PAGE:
Faecal source tracking
Implementing pathogen management plans is not easy when contamination can come from so many potential sources and you are unable to identify the exact source.
While traditional culture-based methods only tell you if and when faecal contamination is present, our DNA ‘fingerprinting’ methods will identify the exact animal species causing the pollution in a water source. Using next-generation sequencing, we can identify the source of faecal contamination in water sources ranging from reservoirs to bores.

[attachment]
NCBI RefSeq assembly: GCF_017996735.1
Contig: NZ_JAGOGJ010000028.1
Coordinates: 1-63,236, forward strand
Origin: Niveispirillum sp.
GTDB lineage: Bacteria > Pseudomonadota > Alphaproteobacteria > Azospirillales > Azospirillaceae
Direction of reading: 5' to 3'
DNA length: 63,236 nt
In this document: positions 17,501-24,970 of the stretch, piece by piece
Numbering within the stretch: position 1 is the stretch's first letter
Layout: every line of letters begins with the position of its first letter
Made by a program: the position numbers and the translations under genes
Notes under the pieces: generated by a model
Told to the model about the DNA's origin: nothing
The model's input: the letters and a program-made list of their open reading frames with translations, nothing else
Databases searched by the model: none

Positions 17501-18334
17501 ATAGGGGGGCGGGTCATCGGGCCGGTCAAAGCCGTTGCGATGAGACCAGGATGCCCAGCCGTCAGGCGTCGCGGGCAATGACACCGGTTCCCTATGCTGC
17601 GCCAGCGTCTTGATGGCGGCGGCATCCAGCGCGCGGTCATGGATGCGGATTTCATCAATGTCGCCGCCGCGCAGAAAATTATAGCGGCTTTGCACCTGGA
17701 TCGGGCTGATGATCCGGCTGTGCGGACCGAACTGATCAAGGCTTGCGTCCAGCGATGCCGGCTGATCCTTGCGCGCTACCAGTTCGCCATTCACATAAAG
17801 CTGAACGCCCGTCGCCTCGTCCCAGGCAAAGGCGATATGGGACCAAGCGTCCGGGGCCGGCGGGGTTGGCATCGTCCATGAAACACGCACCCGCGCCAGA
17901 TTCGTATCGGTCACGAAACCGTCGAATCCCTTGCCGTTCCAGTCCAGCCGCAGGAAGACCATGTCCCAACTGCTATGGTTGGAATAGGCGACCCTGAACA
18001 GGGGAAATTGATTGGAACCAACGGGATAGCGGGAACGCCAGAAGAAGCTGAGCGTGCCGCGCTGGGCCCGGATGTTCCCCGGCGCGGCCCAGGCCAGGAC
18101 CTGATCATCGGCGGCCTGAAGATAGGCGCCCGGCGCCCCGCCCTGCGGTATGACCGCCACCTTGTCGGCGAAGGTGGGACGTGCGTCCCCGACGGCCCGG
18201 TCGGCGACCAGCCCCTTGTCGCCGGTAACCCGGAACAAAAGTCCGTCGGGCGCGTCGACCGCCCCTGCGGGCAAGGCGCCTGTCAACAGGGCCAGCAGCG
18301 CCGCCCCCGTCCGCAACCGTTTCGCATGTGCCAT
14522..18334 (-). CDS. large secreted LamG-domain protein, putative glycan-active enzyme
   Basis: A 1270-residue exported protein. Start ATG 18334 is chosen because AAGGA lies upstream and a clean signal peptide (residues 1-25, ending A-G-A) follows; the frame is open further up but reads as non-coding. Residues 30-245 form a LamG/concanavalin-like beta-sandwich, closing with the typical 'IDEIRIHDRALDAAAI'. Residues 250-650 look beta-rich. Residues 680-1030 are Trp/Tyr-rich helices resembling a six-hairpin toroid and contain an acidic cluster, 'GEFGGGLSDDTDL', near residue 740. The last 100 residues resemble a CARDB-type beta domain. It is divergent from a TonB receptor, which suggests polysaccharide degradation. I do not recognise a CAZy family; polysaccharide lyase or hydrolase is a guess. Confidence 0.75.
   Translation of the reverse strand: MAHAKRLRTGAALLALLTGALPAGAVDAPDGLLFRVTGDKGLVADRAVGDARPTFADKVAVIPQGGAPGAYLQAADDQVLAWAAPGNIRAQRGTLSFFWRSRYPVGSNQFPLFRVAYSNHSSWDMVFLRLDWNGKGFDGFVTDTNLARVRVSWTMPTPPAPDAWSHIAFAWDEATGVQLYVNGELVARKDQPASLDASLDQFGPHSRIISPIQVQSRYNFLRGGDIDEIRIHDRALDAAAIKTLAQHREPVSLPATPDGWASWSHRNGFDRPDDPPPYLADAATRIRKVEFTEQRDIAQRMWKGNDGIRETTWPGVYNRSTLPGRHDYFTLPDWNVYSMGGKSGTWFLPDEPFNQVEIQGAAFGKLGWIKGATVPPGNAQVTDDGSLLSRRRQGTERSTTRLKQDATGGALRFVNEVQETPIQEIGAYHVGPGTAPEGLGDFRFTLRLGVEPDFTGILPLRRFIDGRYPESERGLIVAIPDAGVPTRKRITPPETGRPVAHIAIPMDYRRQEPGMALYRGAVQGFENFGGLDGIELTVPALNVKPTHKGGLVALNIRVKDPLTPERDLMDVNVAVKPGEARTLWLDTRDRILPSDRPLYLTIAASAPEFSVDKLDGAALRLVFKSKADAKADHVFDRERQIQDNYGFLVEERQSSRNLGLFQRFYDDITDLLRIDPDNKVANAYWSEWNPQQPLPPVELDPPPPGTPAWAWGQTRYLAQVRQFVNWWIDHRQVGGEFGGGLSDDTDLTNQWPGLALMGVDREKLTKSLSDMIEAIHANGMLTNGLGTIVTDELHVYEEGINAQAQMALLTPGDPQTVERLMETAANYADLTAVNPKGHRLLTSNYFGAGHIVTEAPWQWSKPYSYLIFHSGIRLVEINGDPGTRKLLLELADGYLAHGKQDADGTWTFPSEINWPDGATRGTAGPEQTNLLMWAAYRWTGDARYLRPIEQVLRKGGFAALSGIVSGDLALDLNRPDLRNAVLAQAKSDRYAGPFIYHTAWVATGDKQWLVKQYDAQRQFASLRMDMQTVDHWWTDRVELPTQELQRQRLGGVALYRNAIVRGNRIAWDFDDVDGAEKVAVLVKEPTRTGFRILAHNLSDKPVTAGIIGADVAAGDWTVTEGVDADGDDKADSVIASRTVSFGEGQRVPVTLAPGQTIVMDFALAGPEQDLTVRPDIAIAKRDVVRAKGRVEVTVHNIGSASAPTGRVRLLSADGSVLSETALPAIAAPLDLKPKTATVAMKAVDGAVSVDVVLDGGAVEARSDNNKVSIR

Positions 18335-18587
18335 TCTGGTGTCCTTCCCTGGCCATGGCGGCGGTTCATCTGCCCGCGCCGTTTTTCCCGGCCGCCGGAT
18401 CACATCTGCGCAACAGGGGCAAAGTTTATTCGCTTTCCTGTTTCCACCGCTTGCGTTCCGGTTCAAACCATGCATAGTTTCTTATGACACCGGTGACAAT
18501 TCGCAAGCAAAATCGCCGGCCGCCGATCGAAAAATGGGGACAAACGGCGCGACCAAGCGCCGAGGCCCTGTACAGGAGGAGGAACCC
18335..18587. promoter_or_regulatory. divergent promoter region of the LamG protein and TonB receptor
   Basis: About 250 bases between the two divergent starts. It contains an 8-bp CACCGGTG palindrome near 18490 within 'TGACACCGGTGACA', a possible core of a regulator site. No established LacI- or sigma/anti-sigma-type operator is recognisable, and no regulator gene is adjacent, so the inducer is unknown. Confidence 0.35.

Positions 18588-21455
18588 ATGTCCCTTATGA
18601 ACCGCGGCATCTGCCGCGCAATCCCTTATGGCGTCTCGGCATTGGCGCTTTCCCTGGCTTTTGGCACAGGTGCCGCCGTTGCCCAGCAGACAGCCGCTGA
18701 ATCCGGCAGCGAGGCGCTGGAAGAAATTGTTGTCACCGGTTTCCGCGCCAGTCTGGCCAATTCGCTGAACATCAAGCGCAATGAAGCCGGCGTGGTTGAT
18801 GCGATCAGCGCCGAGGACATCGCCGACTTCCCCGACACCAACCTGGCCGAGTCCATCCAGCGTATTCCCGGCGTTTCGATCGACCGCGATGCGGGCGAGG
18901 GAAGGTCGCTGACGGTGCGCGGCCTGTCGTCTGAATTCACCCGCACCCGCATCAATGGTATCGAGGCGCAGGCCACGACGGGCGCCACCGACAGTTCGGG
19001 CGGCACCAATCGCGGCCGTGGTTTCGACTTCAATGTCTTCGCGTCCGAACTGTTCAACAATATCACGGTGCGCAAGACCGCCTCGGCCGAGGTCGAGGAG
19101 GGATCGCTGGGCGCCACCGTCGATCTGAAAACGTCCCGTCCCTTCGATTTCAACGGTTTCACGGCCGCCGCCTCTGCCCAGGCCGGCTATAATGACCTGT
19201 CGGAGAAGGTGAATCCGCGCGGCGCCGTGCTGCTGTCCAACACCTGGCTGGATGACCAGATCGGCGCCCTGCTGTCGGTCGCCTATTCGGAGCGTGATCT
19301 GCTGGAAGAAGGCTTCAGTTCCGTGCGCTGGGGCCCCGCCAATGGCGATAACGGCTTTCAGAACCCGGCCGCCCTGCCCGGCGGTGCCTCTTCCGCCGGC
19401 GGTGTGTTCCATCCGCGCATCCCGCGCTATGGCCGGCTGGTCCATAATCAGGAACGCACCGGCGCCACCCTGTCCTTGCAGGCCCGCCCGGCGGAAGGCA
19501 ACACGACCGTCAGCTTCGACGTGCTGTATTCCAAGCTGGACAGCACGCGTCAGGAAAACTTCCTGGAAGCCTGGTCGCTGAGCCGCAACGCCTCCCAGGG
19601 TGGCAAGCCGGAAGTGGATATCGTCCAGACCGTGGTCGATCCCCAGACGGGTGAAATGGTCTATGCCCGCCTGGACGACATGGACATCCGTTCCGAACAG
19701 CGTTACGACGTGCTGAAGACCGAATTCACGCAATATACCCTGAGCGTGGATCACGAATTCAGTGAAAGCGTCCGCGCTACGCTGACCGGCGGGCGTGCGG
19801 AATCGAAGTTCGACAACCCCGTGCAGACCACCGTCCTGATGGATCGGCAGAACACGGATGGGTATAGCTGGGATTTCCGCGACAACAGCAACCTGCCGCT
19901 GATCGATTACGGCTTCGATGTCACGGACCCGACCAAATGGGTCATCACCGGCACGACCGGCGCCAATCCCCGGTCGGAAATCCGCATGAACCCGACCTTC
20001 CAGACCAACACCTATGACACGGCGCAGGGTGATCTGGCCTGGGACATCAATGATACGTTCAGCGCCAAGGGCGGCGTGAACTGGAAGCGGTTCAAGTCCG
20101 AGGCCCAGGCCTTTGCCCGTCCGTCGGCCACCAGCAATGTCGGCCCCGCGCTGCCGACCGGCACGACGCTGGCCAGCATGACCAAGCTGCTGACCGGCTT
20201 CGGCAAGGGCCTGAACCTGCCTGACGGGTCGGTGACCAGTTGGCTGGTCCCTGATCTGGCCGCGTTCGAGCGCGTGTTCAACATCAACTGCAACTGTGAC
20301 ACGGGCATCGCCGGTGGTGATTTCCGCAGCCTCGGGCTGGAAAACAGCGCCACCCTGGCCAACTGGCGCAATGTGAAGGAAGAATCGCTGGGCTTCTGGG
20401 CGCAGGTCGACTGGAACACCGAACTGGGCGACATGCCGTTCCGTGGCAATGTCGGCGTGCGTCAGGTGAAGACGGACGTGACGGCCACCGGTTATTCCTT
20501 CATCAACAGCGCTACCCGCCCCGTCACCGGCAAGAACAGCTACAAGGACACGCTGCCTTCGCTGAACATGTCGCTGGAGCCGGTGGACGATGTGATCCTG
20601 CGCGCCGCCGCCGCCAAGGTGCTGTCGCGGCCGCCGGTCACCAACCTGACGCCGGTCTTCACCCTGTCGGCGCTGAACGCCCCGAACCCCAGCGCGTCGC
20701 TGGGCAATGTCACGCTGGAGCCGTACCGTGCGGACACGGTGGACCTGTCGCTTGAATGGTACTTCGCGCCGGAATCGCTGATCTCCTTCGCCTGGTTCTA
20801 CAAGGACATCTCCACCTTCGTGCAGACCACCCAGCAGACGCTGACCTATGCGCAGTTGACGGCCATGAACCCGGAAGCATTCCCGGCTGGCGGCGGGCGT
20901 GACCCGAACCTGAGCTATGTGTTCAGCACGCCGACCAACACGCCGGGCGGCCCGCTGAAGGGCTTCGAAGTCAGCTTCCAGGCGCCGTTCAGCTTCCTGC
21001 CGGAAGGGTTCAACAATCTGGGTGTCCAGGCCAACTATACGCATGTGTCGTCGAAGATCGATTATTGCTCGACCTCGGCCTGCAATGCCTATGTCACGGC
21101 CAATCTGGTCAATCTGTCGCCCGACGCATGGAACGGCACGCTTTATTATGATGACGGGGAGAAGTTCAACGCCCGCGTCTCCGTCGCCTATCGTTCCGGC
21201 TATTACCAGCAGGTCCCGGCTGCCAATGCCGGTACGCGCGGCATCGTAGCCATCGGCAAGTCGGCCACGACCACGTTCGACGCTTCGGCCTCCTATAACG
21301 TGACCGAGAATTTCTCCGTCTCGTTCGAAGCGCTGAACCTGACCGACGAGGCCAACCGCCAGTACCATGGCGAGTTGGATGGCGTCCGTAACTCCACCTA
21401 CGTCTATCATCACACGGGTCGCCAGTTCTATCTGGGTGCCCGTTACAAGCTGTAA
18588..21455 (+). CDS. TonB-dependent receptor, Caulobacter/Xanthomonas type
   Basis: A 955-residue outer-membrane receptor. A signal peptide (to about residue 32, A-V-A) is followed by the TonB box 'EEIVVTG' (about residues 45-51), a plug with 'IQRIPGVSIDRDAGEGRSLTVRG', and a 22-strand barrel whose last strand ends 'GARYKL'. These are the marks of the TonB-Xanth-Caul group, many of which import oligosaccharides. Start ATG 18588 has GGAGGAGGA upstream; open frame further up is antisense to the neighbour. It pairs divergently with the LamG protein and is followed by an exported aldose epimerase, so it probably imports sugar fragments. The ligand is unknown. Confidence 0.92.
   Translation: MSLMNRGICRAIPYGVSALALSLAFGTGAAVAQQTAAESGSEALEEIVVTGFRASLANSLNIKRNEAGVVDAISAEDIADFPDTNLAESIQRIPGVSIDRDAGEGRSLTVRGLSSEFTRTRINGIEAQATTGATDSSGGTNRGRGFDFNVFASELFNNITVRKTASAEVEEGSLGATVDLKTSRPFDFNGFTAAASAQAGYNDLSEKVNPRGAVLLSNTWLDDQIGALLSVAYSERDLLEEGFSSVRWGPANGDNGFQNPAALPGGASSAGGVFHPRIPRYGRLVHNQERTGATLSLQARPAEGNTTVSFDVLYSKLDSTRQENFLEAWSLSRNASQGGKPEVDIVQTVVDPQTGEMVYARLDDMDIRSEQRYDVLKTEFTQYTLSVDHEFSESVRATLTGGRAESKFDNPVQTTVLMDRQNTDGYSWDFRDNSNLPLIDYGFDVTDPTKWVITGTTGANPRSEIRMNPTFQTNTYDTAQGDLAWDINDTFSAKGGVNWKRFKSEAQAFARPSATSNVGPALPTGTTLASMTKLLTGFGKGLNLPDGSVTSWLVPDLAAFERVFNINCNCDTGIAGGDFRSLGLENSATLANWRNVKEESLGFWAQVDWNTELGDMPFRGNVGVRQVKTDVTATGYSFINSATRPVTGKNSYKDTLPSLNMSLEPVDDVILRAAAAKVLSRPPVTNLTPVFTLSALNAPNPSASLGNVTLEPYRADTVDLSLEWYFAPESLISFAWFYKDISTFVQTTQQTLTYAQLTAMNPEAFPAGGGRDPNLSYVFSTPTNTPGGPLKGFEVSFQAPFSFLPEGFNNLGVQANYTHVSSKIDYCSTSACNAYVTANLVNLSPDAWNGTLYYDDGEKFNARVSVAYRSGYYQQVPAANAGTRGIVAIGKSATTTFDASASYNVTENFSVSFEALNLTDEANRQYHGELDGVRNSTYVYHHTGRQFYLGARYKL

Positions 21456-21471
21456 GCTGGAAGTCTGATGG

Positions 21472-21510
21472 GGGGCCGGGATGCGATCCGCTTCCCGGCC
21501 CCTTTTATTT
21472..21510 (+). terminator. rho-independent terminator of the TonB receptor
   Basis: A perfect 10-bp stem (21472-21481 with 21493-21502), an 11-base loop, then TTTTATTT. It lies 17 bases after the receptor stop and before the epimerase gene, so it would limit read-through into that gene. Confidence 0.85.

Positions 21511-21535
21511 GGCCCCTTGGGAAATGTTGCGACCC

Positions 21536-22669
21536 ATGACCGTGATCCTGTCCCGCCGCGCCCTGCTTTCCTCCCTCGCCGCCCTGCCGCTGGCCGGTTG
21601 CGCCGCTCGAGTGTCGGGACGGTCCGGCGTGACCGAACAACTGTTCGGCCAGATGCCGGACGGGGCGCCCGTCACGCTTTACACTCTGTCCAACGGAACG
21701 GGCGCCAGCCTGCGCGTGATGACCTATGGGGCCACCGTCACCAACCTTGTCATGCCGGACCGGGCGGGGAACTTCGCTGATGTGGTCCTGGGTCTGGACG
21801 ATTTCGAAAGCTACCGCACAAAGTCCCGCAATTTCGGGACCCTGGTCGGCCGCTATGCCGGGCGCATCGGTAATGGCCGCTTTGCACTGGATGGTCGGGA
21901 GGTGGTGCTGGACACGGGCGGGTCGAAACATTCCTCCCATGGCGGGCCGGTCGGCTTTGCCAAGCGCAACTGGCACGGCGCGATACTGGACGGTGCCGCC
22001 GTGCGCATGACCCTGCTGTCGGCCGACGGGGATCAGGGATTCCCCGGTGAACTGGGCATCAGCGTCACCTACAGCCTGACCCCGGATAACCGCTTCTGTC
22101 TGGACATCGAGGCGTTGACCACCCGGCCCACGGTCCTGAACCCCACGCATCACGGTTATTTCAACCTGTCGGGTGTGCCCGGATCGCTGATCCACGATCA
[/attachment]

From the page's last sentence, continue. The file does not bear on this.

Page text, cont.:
E. coli whole genome sequencing (WGS) allows us to fingerprint isolates for faecal source tracking, and to identify bloom-forming and potentially pathogenic E. coli.
WGS involves the examination of multiple E. coli genes. The method developed by the AWQC includes the Achtman loci in addition to a further 157 genomic regions, allowing the identification of more than 4499 E. coli sequence types.
This unique identification of isolates (equivalent to a DNA fingerprint) allows E. coli WGS to be used for tracking and monitoring E. coli presence over time at a single location, or E. coli isolate movement through a water distribution network or water body.